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Clean Water: Lab-on-a-Chip
Welcome to the FrugalBlog, Connor O’Brien’s tri-weekly compendium on frugal innovation, technology, entrepreneurship, and social justice. Send comments, criticism or ideas email@example.com.
It’s Monday, I know. Don’t worry; together we’ll get through it. Here is a bonus injection of fun to help you get through the day:
Nature Is Awesome:True facts about the Mantis Shrimp.
Now that you are an expert in Mantis Shrimp, let’s get serious about clean water in emerging markets. Specifically, according to Water.org 780 million people in the world lack access to clean drinking water and sanitation. That is roughly 9% of the world’s population. More tragically, the lack of access to clean water and sanitation kills children at a rate equivalent to a jumbo jet crashing every four hours.
Let those facts sink in for a bit… Pretty depressing, right?
Luckily, there are some amazing people out there doing fantastic work to help put a stop to this unbelievably solvable problem. Take for example, Michael Pritchard. He gave a Ted Talk back in August of 2009. His ingenious idea was to mobilize water filtration and put it in the hands of the people who need clean water the most.
Michael Pritchard:How to make filthy water drinkable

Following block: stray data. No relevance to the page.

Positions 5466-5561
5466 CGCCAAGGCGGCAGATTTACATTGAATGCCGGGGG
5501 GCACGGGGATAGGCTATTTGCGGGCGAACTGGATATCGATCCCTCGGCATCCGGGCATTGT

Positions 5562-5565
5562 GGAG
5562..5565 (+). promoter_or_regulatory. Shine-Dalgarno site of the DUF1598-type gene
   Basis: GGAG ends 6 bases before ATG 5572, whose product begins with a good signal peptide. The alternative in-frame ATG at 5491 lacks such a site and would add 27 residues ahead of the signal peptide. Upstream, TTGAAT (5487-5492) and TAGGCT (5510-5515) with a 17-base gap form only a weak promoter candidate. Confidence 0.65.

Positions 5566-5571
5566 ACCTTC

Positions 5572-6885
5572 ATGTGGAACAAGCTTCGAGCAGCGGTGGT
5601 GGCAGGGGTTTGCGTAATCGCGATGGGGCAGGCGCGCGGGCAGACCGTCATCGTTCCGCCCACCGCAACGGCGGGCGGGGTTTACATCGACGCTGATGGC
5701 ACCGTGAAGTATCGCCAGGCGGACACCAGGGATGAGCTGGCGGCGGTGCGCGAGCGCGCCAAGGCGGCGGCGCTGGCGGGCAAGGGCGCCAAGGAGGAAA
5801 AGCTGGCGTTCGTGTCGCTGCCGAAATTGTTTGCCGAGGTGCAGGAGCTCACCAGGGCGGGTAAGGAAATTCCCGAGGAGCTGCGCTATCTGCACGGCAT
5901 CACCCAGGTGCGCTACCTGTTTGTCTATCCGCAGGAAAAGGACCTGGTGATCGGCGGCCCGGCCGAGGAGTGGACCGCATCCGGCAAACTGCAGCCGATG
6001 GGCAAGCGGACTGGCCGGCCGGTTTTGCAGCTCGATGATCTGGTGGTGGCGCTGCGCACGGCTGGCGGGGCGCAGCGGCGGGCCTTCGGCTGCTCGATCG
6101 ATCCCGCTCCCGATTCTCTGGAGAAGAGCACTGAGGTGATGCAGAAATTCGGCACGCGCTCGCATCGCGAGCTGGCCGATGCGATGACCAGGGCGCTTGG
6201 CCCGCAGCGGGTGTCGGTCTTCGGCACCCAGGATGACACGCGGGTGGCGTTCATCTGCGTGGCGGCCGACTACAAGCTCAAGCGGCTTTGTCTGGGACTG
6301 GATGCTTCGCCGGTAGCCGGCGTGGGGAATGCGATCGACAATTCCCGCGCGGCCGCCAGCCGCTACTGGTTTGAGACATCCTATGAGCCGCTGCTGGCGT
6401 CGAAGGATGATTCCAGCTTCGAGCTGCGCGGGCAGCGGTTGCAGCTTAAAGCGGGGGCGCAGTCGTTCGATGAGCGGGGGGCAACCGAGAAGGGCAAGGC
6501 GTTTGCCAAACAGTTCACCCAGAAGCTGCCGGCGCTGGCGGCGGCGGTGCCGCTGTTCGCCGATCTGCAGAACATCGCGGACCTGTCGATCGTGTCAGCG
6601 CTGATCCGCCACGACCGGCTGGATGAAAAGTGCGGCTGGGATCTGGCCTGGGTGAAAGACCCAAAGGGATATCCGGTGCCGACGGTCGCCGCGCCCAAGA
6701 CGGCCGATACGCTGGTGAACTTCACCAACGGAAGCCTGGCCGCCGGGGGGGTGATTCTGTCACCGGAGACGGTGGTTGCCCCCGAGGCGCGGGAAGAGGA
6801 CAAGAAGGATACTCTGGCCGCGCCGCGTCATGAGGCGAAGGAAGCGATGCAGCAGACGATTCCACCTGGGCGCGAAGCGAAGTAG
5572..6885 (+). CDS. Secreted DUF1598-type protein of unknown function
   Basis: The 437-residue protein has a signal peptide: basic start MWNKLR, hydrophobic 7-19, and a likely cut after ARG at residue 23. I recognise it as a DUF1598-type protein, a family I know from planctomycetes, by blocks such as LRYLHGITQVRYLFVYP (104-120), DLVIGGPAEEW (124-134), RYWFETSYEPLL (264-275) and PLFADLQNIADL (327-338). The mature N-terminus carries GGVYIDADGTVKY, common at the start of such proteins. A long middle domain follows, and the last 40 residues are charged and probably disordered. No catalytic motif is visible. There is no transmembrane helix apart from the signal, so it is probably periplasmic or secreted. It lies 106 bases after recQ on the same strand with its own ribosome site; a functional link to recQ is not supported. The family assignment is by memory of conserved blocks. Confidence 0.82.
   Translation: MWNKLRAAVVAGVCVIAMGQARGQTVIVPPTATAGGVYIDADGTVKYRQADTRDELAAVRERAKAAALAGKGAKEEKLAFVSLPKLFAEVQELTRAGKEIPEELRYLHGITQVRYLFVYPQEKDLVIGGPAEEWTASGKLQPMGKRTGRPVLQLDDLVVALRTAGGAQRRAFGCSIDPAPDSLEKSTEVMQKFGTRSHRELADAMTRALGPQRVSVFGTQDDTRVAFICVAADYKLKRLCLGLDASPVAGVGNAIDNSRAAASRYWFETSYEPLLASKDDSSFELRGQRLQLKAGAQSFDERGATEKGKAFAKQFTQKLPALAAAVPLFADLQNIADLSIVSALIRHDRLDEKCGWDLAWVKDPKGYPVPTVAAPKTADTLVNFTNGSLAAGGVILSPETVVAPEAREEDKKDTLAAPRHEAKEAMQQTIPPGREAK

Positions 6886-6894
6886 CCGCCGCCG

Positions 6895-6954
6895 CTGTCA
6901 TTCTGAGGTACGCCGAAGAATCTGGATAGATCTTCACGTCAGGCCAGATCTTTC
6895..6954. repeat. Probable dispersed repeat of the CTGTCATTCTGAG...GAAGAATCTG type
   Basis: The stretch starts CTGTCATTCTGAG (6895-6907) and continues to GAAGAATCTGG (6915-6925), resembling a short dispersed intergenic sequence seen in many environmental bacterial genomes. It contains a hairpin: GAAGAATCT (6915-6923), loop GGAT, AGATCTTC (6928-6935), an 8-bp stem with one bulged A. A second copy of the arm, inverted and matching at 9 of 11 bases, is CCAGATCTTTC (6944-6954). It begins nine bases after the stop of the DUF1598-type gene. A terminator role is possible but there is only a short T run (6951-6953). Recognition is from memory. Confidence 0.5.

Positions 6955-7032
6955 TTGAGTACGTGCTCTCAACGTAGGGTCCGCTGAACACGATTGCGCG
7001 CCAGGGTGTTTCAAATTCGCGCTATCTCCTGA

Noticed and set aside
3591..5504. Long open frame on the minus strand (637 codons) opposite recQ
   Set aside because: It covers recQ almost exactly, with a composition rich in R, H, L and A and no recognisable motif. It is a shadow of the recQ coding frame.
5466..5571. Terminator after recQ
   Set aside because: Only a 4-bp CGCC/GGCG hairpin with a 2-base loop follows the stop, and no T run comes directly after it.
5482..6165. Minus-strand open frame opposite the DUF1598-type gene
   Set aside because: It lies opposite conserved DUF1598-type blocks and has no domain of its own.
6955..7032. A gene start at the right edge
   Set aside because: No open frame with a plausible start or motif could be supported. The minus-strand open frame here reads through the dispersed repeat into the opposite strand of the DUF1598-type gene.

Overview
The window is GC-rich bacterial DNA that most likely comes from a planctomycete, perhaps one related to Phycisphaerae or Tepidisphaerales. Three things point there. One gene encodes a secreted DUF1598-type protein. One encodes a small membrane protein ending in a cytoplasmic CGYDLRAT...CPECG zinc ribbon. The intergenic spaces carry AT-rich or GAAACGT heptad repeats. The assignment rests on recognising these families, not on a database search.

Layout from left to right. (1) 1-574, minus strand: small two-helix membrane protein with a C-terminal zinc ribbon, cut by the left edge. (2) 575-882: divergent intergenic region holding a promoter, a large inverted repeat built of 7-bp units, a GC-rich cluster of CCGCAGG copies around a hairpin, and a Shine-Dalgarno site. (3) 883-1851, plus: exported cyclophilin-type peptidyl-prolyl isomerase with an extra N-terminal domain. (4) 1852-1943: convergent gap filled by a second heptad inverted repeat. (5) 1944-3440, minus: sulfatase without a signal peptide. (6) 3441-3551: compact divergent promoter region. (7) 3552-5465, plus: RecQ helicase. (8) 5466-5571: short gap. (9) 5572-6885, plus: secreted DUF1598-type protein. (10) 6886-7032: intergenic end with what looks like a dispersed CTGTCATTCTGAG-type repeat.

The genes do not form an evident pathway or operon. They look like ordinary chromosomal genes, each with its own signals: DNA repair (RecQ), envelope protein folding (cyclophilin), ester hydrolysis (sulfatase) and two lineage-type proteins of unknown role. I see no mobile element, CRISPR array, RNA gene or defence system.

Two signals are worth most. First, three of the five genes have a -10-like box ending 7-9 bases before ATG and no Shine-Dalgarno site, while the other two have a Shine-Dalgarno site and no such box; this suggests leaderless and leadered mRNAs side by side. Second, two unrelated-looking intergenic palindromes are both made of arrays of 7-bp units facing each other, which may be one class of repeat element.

While this is a great solution and addresses a major issue, we at the Frugal Innovation Lab wondered about the identification of safe or unsafe drinking water. Isn’t it important to know what it is that you are actually drinking? Couldn’t additional data help to potentially identify the symptom to treat the problem?
So, we tasked our students with creating a solution. After months of Sonny Gandhi, Zuhayr Elahi, John Seubert, Ben Demaree, and Jessica VanderGiessen developed the “Lab-on-a-Chip Arsenic Detector” (LOACAD).
Their product is a cheap, disposable plastic sensor that can be dipped into any water source to detect and provide data to an android smart phone on arsenic levels. Additional details and information on the arsenic levels can be drilled into through the app for further analysis.
This Summer, the sensor and app are being field tested for QA. Those finding will be brought back to the Lab for further development and improvements. We’ll make sure to update you as progress is made!
Thanks again for reading,
The Frugal Lab Team